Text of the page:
What’s Happening at Harvard

If you’ve been on Facebook recently, you might’ve seen updates on your college friends’ profile pictures with the filter “Stand Up to Harvard.” The elite Ivy League university has taken a step to regulate student activity in their campus social life, but students around the nation are protesting these sanctions. Here’s the (albeit somewhat limited because of word count) scope on why students are upset.

This movement happened back in the spring of 2016, when the Harvard Corporation created a policy that would prevent members of single-sex clubs (including but not limited to sororities and fraternities) from holding positions of leadership in university-recognized clubs, becoming captains on varsity sports teams, or being honored with a Harvard University endorsement for any scholarships.

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But that was two years ago, and only the start of the sanctions being put into place. Single-sex organizations (which are already not formally recognized by the university), in addition to other co-ed social clubs, are slowly being eliminated from campus. Unfortunately, womens' sororities have been among the first to fall, and the sole one that remains suffered a massive decline in membership.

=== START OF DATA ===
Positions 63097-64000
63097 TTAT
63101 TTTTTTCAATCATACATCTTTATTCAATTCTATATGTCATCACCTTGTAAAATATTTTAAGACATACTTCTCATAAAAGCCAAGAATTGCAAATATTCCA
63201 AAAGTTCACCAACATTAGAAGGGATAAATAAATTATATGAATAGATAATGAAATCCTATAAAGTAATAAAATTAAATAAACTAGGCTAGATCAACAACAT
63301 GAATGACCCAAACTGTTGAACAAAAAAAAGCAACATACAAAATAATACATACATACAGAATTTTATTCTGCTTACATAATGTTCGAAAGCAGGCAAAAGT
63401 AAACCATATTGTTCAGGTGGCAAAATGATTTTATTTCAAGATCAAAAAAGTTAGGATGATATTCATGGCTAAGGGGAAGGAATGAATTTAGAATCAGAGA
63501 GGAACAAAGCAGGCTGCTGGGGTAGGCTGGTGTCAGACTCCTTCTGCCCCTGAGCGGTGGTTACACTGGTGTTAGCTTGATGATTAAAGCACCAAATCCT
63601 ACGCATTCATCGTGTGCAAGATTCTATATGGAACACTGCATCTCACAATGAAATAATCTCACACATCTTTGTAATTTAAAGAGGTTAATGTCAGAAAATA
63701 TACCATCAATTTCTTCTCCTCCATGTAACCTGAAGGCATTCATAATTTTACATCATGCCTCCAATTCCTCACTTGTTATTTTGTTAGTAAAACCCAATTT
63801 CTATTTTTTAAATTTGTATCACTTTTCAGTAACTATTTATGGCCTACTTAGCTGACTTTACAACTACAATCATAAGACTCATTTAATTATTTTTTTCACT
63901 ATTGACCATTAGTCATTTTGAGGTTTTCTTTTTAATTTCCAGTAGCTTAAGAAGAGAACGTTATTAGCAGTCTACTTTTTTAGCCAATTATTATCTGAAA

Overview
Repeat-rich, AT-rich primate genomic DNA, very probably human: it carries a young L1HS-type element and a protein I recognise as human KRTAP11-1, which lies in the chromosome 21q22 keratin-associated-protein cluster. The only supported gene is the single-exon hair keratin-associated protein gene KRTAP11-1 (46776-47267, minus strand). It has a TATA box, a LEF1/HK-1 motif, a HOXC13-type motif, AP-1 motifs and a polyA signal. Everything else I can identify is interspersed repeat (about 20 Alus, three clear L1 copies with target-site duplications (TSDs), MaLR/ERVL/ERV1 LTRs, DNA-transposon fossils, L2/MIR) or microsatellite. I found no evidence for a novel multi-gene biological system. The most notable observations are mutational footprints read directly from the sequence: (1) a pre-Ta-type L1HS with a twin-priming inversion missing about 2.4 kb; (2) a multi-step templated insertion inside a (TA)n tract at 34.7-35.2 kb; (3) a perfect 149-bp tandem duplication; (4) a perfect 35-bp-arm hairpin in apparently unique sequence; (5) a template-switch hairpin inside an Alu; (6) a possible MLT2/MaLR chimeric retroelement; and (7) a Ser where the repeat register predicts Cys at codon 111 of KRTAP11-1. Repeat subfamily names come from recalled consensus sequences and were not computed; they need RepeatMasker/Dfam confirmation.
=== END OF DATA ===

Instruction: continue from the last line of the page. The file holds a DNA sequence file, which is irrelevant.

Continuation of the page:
The Harvard chapter of Delta Gamma voted to close itself based on both the declining of recruitment participants in recent years and the newly imposed sanctions, removing its presence from campus entirely. Alternatively, the chapters of Kappa Kappa Gamma and Kappa Alpha Theta have attempted to adapt to the policies by becoming co-ed or changing to a non-Greek title, putting them at risk for rejection and closure by their national associations.

Meanwhile, in protest of the sanctions and their effect on Greek life members’ lives, the national organizations of Kappa Alpha Theta and Kappa Kappa Gamma sororities and Sigma Alpha Epsilon and Sigma Chi fraternities, along with three non-Greek affiliated students of social groups, have taken to filing and fighting in a federal lawsuit, calling Harvard out for discrimination on the basis of sex with regulating off-campus-run organizations by gender. Within the state of Massachusetts, the sororities of Alpha Phi and Delta Gamma claimed a similar case.

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In one of the oldest institutions of higher education in the United States, it’s surprising that Harvard Corporation was able to extinguish well-established organizations like Greek sororities and fraternities so quickly. What is not surprising is how the nationwide Greek community has come together in support of the chapters fighting for their right to simply exist on campus as groups for students to join and enjoy, and there will likely continue to be “Stand Up to Harvard” until they have that right once more.


New York Times

The Crimson

The Crimson 

Wall Street Journal